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Chapter 4

BIOB33H3 Chapter Notes - Chapter 4: Resting Potential, Central Nervous System, Axon Hillock

Biological Sciences
Course Code
Connie Soros

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Chapter 4 Neuronal Physiology
- excitable tissues: capable of producing electrical signals (transient, rapid changes in membrane
potential), nerve & muscle
- resting membrane potential: the membrane potential that exists when no net changes in potential
are occurring
- graded potentials: local changes in membrane potential that vary in magnitude (flow of ions)
- action potentials: brief, rapid reversals in membrane potential, which can spread throughout the
membrane (flow of ions)
- voltage-gated channels: membrane channels that open or close in response to changes in
- polarization: a membrane that has potential is polarized
- depolarization: a decrease in membrane potential (inside becomes more positive)
- triggering event: event that initiates a depolarization (stimulus like light or touch, chemical
- hyperpolarization: an increase in membrane potential (inside becomes more negative)
- repolarization: return to resting potential after a depolarization
Graded Potentials
- magnitude of graded potential related to magnitude of triggering event
1. stronger trigger greater magnitude of change in potential
- current flow (movement of charges)
1. when a graded potential occurs, a piece of the membrane (called the active area) has a
different potential than the rest of the membrane (which is at resting potential, called the inactive
a. current flows between active area and adjacent inactive areas (opposite charges
b. previously inactive areas become active and more current flow occurs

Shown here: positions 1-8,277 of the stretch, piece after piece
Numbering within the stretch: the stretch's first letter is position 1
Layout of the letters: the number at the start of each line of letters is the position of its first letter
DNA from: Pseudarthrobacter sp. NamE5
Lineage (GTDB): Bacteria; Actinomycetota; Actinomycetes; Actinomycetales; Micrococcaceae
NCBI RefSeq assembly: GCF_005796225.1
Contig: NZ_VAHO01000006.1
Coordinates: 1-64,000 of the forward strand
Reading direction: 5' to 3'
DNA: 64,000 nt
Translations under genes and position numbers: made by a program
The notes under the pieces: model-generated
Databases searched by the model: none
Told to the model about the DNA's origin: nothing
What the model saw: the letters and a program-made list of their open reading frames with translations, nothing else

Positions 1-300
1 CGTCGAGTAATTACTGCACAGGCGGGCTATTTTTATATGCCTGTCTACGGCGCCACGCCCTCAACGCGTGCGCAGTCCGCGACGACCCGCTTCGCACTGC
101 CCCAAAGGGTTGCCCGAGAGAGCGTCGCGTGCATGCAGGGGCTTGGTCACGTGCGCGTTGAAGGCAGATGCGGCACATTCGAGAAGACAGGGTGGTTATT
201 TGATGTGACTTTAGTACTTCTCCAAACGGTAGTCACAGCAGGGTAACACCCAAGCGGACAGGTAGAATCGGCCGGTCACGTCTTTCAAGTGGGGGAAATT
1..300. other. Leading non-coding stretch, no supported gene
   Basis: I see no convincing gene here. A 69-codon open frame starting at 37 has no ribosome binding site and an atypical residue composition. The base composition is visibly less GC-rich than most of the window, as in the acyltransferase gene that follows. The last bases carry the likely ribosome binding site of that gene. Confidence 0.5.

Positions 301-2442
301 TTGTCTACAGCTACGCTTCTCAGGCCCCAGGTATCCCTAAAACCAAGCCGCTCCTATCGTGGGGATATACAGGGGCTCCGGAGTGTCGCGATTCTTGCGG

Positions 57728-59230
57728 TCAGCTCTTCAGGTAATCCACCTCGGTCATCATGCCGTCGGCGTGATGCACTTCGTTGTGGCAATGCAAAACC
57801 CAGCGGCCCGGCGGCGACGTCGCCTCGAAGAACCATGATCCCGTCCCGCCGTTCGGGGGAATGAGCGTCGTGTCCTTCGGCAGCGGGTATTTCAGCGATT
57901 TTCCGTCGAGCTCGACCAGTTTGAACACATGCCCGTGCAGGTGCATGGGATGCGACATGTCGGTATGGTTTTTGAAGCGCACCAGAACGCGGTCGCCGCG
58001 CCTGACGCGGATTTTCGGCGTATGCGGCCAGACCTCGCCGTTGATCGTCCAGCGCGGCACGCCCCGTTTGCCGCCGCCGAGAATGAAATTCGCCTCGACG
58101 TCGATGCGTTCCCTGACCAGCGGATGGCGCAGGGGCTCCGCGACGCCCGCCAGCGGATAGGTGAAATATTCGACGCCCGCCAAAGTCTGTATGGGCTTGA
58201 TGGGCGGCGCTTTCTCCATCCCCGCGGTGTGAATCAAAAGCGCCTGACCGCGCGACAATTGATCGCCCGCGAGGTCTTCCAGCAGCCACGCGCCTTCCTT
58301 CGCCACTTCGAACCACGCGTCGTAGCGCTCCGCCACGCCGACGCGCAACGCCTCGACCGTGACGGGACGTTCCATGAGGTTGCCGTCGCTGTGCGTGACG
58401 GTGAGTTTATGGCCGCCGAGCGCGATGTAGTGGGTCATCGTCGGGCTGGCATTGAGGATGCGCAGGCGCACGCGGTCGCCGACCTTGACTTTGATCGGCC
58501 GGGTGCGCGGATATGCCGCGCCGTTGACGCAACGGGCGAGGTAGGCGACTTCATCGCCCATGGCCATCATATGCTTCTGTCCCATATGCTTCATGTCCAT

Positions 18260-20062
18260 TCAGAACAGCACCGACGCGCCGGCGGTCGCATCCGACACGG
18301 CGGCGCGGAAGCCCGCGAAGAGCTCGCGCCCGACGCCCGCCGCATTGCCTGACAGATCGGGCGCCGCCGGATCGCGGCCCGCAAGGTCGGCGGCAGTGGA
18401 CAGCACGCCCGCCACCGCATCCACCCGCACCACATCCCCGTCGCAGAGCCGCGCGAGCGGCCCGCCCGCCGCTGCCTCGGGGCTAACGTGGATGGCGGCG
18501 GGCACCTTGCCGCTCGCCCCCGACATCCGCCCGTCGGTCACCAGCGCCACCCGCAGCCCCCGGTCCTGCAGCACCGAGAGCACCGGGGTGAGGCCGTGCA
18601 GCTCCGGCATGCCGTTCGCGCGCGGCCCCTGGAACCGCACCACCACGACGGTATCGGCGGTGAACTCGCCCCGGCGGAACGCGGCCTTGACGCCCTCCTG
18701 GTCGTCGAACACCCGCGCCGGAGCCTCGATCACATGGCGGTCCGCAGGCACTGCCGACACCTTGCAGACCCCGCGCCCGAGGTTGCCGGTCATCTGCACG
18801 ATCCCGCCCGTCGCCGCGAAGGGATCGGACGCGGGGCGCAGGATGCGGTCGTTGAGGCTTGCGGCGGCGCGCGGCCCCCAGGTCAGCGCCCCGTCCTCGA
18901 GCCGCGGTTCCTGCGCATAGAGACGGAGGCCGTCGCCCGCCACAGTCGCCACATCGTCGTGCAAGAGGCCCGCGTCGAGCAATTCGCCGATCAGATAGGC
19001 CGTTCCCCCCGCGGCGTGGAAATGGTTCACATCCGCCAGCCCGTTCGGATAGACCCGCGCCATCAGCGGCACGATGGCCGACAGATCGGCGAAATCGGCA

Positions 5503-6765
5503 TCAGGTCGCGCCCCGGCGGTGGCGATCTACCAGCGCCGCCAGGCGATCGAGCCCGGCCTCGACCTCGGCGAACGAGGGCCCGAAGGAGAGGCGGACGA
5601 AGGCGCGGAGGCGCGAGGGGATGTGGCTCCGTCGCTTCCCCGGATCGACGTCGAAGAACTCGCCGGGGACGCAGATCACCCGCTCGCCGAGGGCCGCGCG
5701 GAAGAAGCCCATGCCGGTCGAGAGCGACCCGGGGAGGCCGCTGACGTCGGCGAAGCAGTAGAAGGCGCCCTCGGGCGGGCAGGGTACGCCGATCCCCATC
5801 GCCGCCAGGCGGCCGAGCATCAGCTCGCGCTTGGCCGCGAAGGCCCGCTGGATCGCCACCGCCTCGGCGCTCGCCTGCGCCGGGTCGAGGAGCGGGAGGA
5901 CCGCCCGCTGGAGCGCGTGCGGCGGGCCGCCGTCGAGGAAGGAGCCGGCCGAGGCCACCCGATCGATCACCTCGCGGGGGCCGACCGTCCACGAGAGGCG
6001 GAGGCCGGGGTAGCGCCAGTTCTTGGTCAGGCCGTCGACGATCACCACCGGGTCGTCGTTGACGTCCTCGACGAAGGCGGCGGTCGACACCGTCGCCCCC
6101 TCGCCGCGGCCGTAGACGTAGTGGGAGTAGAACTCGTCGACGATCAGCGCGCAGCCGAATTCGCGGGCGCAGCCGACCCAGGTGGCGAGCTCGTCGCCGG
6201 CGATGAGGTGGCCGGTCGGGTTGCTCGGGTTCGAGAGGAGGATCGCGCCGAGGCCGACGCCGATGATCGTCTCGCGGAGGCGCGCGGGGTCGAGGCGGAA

2. spread of graded potential is decremental
a. decreases as it moves along the membrane
b. current leaks into ECF
c. function as signals over short distances
3. usually not an actual reversal of charges - just a reduction in potential (inside becomes less
negative than before, small depolarization)
4. important for nerve and muscle cells (e.g., postsynaptic potentials)

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Action Potentials (AP)
- can be transmitted over long distances without losing strength
- Depolarization
1. triggering event causes depolarization to occur relatively slowly until threshold potential is
reached (about -50 to -55 mV)
a. once threshold is reached, membrane quickly depolarizes to +30 mV
(1) when triggering event begins depolarization, some of the voltage-gated Na+
channels open, Na+ flows into cell (proteins that make up the channel have
charged portions, shape change occurs as those charges interact with charges
surrounding the membrane)
(2) this further depolarizes the membrane, causing even more Na+ channels to
(3) at threshold all the Na+ channels are open and there is an explosive increase
in Na+ permeability (P Na+)
(4) at peak depolarization, the Na+ channels close (the channel is constructed so
that the same depolarization that opens them also closes them)
- Repolarization begins
1. as Na+ channels close, K+ channels open (P K+ increases) due to delayed voltage-gated
response to the depolarization, K+ flows out of cell
2. this restores internal negativity
3. as repolarization progresses...
a. Na+ channels resume original conformation (closed but capable of opening)
b. newly opened K+ channels close
(1) hyperpolarization occurs before channels close (membrane even more
negative than at resting potential)
(2) resting potential restored
- AP lasts about 1 millisecond
- ion gradient restored
1. Na+-K+ pump restores ion gradients
a. important for long term maintenance of gradient
b. not necessary between APs
(1) ion shifts during AP are not so great that they wipe out concentration
gradients, so many APs can occur in succession
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